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Legal action fear sparks action by Southampton taxi drivers
1:00pm Saturday 21st September 2013 in News
THEY are potential lifesavers and a familiar sight in workplaces across the country.
But Southampton’s taxi drivers now no longer have to carry first aid kits and fire extinguishers.
They are set to ditch the equipment because they are scared of being sued – even if they just put a plaster on a passenger.
Concerned cabbies say using first aid kits to try and help injured customers could land them in court and lead to hefty payouts.
The claim they have also been advised that using fire extinguishers could invalidate insurance claims.
Today one city councillor labelled the culture of fear of legal action that taxi drivers are operating under “ridiculous”and “health and safety gone mad”.
Private hire and hackney drivers have been obliged to carry both items for decades as part of city council policy.
But at a meeting between members of the trade and council officers earlier this year, drivers brought up concerns about the policy.
With taxi drivers not obliged to undertake first aid training said they were concerned that drivers may administer treatment incorrectly and face legal action.
Some within the trade say the fear of committing crucial mistakes having assumed a duty of care to the person needing treatment and the fear of litigation puts an “extra pressure” on drivers.
They also said that insurance firms had indicated to them that they would invalidate claims if they used fire extinguishers because they have not had any training.
Now the city council’s licensing committee has removed the conditions forcing drivers to carry fire extinguishers and first aid kits.
Taxi driver and Unite union chairman Perry McMillan said: “If you apply first aid to someone incorrectly and they have an even worse injury, or if you don’t put a bandage on correctly you might be likely to be sued.
“The lack of training for taxi drivers is very important here, and I would also refer to the culture of litigation in the United States, where you can get sued for anything, which is becoming more relevant here.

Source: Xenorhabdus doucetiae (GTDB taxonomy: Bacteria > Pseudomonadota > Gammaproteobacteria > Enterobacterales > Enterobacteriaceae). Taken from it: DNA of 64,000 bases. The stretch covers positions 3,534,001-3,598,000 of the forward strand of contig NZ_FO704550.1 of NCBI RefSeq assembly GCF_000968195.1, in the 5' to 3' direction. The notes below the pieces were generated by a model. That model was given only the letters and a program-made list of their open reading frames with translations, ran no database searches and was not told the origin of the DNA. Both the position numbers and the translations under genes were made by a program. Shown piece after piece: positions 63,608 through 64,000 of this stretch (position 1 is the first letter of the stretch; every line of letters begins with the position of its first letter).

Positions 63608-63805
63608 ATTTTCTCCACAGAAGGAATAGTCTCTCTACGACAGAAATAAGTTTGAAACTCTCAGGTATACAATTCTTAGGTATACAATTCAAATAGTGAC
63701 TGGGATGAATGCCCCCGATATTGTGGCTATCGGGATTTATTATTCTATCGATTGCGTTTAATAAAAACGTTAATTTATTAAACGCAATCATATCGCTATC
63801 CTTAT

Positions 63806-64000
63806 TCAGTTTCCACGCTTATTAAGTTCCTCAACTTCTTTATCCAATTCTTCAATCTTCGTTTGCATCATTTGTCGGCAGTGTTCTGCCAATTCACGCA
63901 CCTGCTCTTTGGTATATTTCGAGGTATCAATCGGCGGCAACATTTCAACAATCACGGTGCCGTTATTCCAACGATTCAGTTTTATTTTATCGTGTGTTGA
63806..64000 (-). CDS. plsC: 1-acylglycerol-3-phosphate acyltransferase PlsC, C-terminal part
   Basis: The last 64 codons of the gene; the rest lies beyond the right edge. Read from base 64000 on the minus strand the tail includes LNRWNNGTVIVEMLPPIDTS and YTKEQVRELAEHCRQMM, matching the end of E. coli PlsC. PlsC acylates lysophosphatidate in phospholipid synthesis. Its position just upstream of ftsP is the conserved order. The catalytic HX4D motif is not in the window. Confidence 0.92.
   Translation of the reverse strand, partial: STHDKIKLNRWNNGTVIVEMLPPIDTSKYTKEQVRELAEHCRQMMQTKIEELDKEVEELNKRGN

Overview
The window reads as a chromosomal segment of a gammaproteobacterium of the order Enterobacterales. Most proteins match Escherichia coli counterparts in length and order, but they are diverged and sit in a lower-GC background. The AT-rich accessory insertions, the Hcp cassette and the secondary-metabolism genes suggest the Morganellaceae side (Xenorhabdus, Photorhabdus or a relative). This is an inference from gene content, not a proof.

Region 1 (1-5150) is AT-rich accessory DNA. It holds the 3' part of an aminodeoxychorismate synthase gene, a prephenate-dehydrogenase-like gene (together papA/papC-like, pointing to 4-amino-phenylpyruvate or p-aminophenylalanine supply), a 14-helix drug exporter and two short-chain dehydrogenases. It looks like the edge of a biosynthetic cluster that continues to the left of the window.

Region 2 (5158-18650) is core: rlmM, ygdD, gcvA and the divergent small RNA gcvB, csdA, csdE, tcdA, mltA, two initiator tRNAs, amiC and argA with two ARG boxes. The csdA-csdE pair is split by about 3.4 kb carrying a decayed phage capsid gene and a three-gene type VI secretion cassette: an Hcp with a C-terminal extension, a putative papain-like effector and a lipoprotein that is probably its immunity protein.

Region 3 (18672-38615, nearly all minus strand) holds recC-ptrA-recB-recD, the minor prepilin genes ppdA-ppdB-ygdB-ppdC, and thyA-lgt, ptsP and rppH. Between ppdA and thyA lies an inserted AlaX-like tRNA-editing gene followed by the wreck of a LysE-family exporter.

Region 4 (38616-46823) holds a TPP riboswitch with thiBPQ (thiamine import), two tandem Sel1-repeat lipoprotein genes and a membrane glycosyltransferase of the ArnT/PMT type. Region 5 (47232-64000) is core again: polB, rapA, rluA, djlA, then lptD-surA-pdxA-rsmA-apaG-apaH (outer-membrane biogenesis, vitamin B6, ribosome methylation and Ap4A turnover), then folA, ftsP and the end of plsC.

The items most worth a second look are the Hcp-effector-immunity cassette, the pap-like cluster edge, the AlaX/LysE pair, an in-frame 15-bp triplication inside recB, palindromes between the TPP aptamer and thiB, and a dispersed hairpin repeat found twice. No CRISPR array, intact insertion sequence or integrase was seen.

“You have people putting spurious claims in against taxi drivers for various things, and we are not putting ourselves up to that? That was the question before the condition was removed.”
Ian Hall, chairman of the Southampton Hackney Association, said: “I think common sense has prevailed – it should be the driver’s decision as to whether they have a first aid kit or fire extinguisher.”
Clive Johnson, below, chairman of the Southampton T r a d e Associat i o n , said: “If we’re not allowed to do first aid [because we haven’t got training], we’re definitely not allowed to put a plaster on someone because you could be sued.
“And the fire service has always advised us to get as far away from the fire as we can and to call them.”
Licensing panel member Cllr Don Thomas, pictured below, said: “The words that spring to mind are that it’s health and safety gone mad.
“The drivers’ hands are tied and nowadays they’ve got to think twice before trying to help someone and that’s just a ridiculous situation.
“It’s not down to the drivers, it’s down to the regulations forced on them and the fear of legal action.”
Matt Howard, a spokesman for insurance firm A Plan, said: “I have never heard of the use of a fire extinguisher leading to the invalidation of insurance claims.
“Of course in the event of a fire, taxi drivers should not take any risk to life by trying to tackle a fire, but insurance companies will expect taxi drivers to take some action to attempt to lessen losses on their vehicles.
“You are only supposed to use fire extinguishers if you know how to use them, but to say they would invalidate insurance claims sounds like lunacy.”
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